Striding on stage to the theme music from his classic western, The Good, The Bad and The Ugly, Clint Eastwood brought his star power and trademark laconic wit to the Republican National Convention.
He jetted in to endorse the party's presidential nominee Mitt Romney – to mixed reviews.
Convention goers were enthralled, cheering throughout the 11-minute address which the elder statesman of Tinseltown promised would dispel the idea that everyone in Hollywood is "left of Lenin".
The biggest applause came when the two-time Oscar-winner encouraged delegates to repeat his the slogan of his Dirty Harry character: "Make my day".
But the ad-libbed cameo, including a section in which he addressed remarks to an empty chair supposed to represent President Barack Obama, caused bafflement and hilarity in other quarters.
The Twitter account @InvisibleObama gathered 30,000 followers in two hours.
Meanwhile, people began posting pictures of themselves seemingly in conversation with empty chairs, with the hashtag 'Eastwooding'.
The current occupant of the Oval Office got in on the fun, posting a picture of himself at work with the warning: "This seat's taken".
Another internet user tweeted: "Clint Eastwood on the phone with Obama now: 'It all went according to plan, Sir'."
Celebrities also commented, with Piers Morgan describing the appearance as "one of the craziest things I ever watched".
A former adviser to the Romney camp Mike Murphy was even more to the point in his assessment. "Note to file: Actors need a script," he tweeted.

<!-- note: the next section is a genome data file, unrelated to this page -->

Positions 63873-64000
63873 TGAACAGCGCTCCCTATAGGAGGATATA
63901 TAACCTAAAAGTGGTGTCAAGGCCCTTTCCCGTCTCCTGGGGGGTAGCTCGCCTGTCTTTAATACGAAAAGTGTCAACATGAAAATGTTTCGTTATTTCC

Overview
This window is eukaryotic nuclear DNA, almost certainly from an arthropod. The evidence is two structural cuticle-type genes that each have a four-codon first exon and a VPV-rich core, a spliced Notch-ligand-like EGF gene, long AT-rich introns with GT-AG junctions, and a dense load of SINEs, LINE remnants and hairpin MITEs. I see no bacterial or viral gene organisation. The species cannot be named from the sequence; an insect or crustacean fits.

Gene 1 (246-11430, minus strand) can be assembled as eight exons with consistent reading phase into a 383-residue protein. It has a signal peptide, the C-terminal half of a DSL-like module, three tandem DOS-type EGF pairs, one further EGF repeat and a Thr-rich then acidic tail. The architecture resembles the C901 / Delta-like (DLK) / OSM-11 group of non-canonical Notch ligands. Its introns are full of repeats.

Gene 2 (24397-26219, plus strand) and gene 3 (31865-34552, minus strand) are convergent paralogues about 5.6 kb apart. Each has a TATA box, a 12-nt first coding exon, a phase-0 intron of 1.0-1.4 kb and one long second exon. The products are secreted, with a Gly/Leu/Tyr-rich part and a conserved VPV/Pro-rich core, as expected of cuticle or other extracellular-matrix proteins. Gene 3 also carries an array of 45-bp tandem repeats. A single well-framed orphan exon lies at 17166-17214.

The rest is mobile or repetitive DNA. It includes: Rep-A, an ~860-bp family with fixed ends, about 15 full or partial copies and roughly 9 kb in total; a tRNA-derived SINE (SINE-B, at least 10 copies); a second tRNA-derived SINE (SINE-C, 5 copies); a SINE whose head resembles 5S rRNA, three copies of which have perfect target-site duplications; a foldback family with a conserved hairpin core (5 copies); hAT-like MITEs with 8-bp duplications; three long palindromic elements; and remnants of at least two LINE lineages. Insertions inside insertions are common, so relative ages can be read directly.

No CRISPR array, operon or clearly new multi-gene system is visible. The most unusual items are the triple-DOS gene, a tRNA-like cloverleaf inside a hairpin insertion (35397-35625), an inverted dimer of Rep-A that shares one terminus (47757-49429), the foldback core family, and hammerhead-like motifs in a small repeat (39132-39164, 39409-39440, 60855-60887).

Among remarks that raised eyebrows was Clint's joke that it was never "a good idea for attorneys to be president". It was aimed at the commander-in-chief, who is a lawyer.
The 82-year-old Dirty Harry legend appeared to have overlooked his candidate's own law degree from Harvard.
He also told the audience: "When somebody does not do the job, we've gotta let them go" – accompanying this advice with a slashing motion to the throat.
Speaking about the night President Obama was elected, Clint said: "Oprah was crying.
"I was even crying. I haven't cried that hard since I found out that there is 23 million unemployed people in this country."
Responding to the controversy surrounded the appearance, the Romney campaign insisted the audience had "enjoyed" his "ad libbing".
"Judging an American icon like Clint Eastwood through a typical political lens doesn't work," said a statement, adding that his turn had been "a break from all the political speeches".